“Unforgettable Game”: Rafael Nadal Reminisces Beating Roger Federer’s Coach in an Epic Madrid Open Final

Published 04/30/2021, 6:54 AM EDT
ROME, ITALY: Rafael Nadal of Spain celebrates against Nikoloz Basilashvili of Georgia in their Men’s Singles Round of 16 match during Day Five of the International BNL d’Italia at Foro Italico in Rome, Italy. (Photo by Clive Brunskill/Getty Images)


As the 2021 Madrid Open gets underway, the five-time champion Rafael Nadal took a trip down memory lane and talked about his most special moment at the event.

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During the pre-tournament virtual talk, Nadal recalled the remarkable moment at the Madrid Open when he won the title for the first time back in 2005. The Spaniard defeated former World No. 3 and current coach of Roger Federer, Ivan Ljubicic, in a thrilling five-set final.

Tennis – ATP Masters 1000 – Monte Carlo Masters – Monte-Carlo Country Club, Roquebrune-Cap-Martin, France – April 14, 2021 Spain’s Rafael Nadal in action during his second round match against Argentina’s Federico Delbonis REUTERS/Eric Gaillard

Rafael Nadal remembers his most special moment at the Madrid Open

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Nadal fondly reminisced the epic final in which he lost the opening two sets but made a stunning comeback to win in the fifth set tie-break.

“The first, which was in 2005. It was the final, even if it wasn’t on land. It was an unforgettable game, very exciting, where I remember that the public was incredible,” said Nadal.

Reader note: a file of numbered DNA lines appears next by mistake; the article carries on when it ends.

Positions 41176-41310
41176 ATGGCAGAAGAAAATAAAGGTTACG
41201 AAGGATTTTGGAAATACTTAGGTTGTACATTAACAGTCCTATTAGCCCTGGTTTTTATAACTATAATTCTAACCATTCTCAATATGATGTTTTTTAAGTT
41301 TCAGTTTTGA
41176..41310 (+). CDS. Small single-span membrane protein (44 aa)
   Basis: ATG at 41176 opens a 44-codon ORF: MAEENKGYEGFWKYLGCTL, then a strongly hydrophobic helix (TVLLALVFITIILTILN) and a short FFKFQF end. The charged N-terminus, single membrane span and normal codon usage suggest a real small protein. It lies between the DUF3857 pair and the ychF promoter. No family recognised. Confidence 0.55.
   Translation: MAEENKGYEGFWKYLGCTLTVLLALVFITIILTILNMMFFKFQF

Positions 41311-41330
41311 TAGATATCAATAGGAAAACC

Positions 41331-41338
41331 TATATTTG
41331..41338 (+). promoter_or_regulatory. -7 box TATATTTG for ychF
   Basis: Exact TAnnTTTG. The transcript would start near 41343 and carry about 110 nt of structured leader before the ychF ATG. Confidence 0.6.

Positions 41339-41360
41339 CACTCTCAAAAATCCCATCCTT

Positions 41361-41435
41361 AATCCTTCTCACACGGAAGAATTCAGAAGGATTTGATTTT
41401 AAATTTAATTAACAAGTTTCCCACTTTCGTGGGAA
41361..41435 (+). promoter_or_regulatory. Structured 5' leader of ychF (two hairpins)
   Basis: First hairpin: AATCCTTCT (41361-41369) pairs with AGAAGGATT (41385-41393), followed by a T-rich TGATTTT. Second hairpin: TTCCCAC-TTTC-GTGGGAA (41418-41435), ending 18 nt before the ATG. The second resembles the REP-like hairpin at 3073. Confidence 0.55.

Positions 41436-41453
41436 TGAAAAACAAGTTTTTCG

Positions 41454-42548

(Quotes have been translated)

However, Nadal mentioned that the exhaustion during the match resulted in a foot injury which prevented him from competing in the season-ending championships. Until 2008, the Madrid Open was played on indoor hard courts as one of the events preceding the ATP Nitto Finals.

PARIS, FRANCE: Rafael Nadal of Spain celebrates after winning a point during his Men’s Singles Final against Novak Djokovic of Serbia on day fifteen of the 2020 French Open at Roland Garros in Paris, France. (Photo by Julian Finney/Getty Images)

Despite the foot injury, Nadal revealed that the emotions he experienced post the 2005 victory were unforgettable. Then 19-years-old, Nadal expressed that winning in his home country made the win special.

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“The game cost me a few months of sports career. I broke my foot but it was worth it. It was worth the emotion I experienced, that made it impossible to forget… It was amazing to be able to win at home like that, besides being very young,” added Nadal.

The 20-time Grand slam champion will enter the upcoming Madrid Open on the backdrop of lifting a record 12th title at the Barcelona Open last week.

Being the most successful player in Madrid Open’s history, Nadal will aim for a sixth title and a 36th Masters 1000 crown. Presently, Nadal is one title short of equaling Novak Djokovic‘s record of 36 Masters 1000 titles.

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Just two days back, Djokovic announced his withdrawal from the Madrid Open. The Serbian won the title at the tournament’s last edition in 2019. Djokovic’s absence makes Nadal the No. 1 seed at the event.

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Kshitij Tayal

365 articles

Kshitij Tayal is a tennis author at EssentiallySports. Having played district-level tennis competitions, Kshitij is also a tenured journalist of the sport with over four years of experience. At EssentiallySports, he pens down some thought-provoking pieces on players and tournaments across the ATP and WTA.

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